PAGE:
Running a household of children and a small
gift shop was time-consuming enough as it was. Never did Corit Alejandro think for
a moment that she would still be involved in creating little decorative items that would
take up the majority of her waking hours.
and the incentive presented itself when the imported items Mrs. Alejandro acquired for her
shop started getting scarce and prohibitive in price. The idea of producing them
herself gained more impetus when her husband took a crash course in ceramics. Armed
with this plus an artistic background acquired from having taken up Architecture in
college having recently combed through books and books on the decorative arts, Corit
Alejandro experimented on figurines and wall plaques.
has fashioned her own technique which she guards with stubborn humility. "You
know how we are here in the Philippines about imitating things," she says rather
amusedly, while admitting that she herself took her inspiration from imported items.
that her technique involved a process similar to that of papier-mache but will say nothing
further. She uses molding compound for some figurines and wall decor which results
in products that are similar to ceramic but do not require baking. But her most
ingenious works are wooden items that combine techniques of ceramic, decoupage, and
Corit's secret formula. Most of them have a wooden base with the main figures such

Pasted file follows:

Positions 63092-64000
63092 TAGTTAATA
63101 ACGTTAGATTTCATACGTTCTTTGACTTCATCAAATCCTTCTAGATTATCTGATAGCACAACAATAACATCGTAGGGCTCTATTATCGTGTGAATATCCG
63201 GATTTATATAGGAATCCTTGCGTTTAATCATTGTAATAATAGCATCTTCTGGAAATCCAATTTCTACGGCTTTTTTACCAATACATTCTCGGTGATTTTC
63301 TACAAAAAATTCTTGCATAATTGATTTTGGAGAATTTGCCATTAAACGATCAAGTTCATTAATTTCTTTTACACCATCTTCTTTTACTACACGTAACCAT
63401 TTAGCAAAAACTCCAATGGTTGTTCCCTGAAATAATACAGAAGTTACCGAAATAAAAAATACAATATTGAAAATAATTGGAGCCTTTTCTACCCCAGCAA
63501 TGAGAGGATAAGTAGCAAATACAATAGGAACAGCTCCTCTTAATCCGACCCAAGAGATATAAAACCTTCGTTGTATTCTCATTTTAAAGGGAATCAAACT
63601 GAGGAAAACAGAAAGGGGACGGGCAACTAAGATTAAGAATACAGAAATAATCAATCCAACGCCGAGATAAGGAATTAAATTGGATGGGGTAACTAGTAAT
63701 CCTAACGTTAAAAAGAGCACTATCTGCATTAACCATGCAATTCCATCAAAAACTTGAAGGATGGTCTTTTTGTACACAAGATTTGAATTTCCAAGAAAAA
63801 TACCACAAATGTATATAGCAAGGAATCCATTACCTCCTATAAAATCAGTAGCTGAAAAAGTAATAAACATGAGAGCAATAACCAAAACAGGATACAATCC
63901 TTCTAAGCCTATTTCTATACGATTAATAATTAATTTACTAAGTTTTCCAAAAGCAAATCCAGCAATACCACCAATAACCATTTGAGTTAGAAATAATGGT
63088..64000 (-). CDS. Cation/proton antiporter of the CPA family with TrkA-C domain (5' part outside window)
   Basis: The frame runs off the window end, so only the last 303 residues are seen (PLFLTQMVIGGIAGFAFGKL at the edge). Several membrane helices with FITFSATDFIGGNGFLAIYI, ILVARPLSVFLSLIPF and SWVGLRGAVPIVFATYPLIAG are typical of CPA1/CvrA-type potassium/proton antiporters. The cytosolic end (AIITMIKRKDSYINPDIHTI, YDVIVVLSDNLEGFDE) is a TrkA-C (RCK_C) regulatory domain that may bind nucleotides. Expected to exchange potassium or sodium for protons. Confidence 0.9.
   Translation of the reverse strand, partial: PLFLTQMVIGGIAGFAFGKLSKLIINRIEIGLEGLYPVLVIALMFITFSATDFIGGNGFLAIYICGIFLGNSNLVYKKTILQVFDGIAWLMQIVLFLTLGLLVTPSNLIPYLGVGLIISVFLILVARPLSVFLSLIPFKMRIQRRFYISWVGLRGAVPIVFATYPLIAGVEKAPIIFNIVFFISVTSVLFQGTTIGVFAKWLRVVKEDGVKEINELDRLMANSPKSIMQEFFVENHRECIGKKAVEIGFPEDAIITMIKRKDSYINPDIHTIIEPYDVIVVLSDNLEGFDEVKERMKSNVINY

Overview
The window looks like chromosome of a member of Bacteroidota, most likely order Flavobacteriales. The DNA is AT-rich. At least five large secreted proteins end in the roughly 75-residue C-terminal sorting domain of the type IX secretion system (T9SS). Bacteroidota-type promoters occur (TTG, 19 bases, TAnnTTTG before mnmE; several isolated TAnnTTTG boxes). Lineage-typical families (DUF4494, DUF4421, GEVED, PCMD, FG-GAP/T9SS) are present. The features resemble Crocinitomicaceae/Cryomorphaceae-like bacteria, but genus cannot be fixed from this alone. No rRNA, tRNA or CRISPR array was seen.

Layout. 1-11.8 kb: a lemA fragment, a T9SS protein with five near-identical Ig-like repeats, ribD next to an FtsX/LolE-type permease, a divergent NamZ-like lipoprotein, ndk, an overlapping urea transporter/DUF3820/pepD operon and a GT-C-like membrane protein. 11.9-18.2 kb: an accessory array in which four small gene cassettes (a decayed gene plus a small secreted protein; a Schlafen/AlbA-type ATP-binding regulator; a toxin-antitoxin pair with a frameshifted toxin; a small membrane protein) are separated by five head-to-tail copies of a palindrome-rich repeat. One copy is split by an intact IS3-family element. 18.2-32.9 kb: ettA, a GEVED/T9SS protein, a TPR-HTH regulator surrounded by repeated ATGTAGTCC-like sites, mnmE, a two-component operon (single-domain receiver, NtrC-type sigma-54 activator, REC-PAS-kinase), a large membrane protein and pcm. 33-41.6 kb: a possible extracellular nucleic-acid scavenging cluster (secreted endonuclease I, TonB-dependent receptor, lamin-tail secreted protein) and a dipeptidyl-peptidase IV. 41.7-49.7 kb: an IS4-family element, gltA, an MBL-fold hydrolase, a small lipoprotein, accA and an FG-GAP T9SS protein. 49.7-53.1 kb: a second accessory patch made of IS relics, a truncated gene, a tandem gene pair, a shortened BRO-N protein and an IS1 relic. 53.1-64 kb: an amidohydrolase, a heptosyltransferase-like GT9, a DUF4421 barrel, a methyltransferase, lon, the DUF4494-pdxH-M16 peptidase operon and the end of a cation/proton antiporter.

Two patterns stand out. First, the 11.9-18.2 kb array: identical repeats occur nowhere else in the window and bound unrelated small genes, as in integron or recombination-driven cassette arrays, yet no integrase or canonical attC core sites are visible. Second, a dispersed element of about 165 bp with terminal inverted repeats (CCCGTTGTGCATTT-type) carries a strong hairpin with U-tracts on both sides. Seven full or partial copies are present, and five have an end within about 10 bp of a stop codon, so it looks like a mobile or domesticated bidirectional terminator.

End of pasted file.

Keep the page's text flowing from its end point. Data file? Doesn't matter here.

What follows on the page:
as flowers embossed at varying levels. They are much lighter than ceramic or molding
compound and fortunately can serve as the original from which molds can later be made.
As works of art, they cannot be duplicated, hence the higher price they command.
Mrs. Alejandro, in fact, refuses to part with some of her original wooden plaques.
recognizes the fact, however, that the market for such items is limited. The plaque
take better to an antique finish which she says used to be refused by customers on the
premise that they were "dirty". "Tastes are slowly changing
however," she observes, "and people who have gotten used to the 'dirty' look are
beginning to demand for them."
Mrs. Alejandro with her creations are daughters Patricia, Imelda, and Peggy. While
household helpers and the one full-time carpenter they employ work on molds and the
painting process. They have no such workshop for this work, any place will do.
One encounters them sitting over the living room table, even in bed while working
on a particular item. It gives them the feeling that it is really not work; rather,
a profitable way of expressing one's artistic bent.
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